W. Taylor Reveley III ’65
Steven Biver/William & Mary
“There are some promising paths forward,” says W. Taylor Reveley III ’65

W. Taylor Reveley III ’65 spent much of his career in higher education, with a total of about two decades in leadership roles at William & Mary, first as dean of the university’s law school and then as president. He was also a member of Princeton’s Board of Trustees for 14 years and has served on a variety of educational boards. Reveley is no stranger to guiding a school through difficult transitions, but joked he picked the right time to retire in 2018. As universities across the country are busy making plans for the fall semester as COVID-19 rages on in the United States, PAW spoke with Reveley about the complexities surrounding those decisions. 

What are some of the challenges universities face when it comes to deciding what to do for the fall semester?

I think there are numerous challenges, but the first one is how to get back in operation for the fall term. Keeping people safe and how to pay for it, that is a huge challenge. The second challenge is all of the contingency planning you’ve got to do in the event something goes wrong. You’ve got to make all sorts of complex plans for circumstances that may not come to pass. That planning takes a lot of time and effort. Third, you have to figure out how to deal with a really malignant combination of reduced financial resources — for some schools radically reduced financial resources — on the one hand, and a greater need to spend money.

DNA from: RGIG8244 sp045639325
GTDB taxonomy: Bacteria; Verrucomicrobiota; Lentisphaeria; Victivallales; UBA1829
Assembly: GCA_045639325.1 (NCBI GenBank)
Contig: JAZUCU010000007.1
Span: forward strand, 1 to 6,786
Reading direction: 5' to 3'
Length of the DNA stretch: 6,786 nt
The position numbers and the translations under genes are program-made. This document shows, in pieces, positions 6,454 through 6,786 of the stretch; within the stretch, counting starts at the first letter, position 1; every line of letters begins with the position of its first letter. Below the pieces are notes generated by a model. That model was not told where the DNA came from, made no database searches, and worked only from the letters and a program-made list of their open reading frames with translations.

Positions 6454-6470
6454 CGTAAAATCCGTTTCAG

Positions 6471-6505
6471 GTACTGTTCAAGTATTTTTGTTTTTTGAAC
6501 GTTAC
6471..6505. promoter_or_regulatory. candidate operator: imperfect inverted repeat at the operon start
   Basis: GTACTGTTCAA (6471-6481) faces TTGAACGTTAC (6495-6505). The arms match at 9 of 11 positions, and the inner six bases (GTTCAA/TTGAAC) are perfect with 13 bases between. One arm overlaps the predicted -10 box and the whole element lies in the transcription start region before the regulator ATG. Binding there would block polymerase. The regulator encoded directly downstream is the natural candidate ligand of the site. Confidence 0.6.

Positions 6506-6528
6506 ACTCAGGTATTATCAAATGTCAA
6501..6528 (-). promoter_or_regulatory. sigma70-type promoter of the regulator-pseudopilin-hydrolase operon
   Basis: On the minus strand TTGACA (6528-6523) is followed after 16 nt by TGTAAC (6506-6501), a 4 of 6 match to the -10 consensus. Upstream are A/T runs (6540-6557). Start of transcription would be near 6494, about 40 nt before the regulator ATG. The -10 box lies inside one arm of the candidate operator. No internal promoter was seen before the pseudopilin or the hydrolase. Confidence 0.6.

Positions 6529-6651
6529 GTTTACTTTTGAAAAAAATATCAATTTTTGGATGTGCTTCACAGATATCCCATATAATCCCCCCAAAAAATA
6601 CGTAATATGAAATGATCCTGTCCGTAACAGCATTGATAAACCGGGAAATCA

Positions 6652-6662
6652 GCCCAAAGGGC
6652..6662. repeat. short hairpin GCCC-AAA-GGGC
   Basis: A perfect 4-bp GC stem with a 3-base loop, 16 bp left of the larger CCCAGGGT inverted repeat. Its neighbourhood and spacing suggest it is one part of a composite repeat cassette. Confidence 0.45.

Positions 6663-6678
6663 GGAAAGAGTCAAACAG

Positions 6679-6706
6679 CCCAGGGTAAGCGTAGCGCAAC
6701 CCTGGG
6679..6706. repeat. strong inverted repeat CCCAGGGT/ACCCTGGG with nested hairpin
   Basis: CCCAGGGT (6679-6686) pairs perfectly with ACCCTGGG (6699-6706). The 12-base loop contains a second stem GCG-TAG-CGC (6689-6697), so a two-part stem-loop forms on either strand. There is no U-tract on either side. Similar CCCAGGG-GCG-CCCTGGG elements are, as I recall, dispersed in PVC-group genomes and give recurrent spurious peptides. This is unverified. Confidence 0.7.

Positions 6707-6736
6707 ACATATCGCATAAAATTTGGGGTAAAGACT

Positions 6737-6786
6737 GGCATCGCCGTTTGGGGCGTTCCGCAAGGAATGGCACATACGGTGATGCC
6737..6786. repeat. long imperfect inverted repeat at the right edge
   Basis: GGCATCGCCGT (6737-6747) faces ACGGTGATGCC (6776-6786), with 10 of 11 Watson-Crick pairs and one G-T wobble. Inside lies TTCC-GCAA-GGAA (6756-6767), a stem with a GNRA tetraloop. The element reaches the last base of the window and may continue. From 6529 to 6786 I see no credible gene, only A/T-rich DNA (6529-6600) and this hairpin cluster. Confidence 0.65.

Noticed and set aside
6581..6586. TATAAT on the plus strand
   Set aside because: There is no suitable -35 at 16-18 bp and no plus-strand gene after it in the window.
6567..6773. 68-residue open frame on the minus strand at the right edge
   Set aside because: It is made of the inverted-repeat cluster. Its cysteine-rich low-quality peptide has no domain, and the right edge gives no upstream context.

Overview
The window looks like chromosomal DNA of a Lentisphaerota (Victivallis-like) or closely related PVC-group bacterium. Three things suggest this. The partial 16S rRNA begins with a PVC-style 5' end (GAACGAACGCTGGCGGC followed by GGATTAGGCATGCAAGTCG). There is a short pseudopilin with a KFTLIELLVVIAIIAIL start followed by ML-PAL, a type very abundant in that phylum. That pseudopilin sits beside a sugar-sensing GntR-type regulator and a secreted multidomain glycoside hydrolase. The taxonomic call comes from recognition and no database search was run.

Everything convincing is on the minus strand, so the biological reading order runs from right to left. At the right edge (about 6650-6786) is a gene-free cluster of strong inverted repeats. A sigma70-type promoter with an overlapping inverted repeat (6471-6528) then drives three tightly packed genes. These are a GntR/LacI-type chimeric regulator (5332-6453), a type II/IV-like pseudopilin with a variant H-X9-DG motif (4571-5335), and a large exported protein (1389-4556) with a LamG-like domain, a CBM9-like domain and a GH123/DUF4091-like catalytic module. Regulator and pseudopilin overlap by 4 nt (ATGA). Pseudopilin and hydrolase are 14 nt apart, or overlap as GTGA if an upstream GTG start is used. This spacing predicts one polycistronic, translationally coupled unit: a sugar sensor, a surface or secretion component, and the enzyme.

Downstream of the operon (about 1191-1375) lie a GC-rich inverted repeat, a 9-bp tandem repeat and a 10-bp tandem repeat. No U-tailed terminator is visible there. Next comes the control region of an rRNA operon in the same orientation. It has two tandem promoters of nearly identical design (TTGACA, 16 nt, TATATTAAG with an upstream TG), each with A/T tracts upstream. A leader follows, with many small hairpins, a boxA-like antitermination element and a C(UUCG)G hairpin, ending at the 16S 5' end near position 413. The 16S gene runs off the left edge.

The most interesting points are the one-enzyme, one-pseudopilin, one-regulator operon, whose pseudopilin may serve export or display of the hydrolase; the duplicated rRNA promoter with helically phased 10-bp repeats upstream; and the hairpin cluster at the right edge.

Special circumstances are going to exist. Most of them will be created by the pandemic, but not all of them. Some will involve other factors, for example, with greater efforts to ensure racial justice and the fact that the emotional and mental-health needs of students and other people on campus seem to be increasing fairly quickly and dramatically. Additionally, altering facilities to ensure social distancing in the labs, the dorms, the athletic facilities, etc. — it’s just going to take a lot more space. Another challenge is how you deal with the fact you may have to be providing online learning and in-class learning. 

Read about Princeton’s decision on reopening in fall 2020

No matter what decisions are made, it’s unlikely everyone will be happy. What are some concerns related to the well-being of a university community?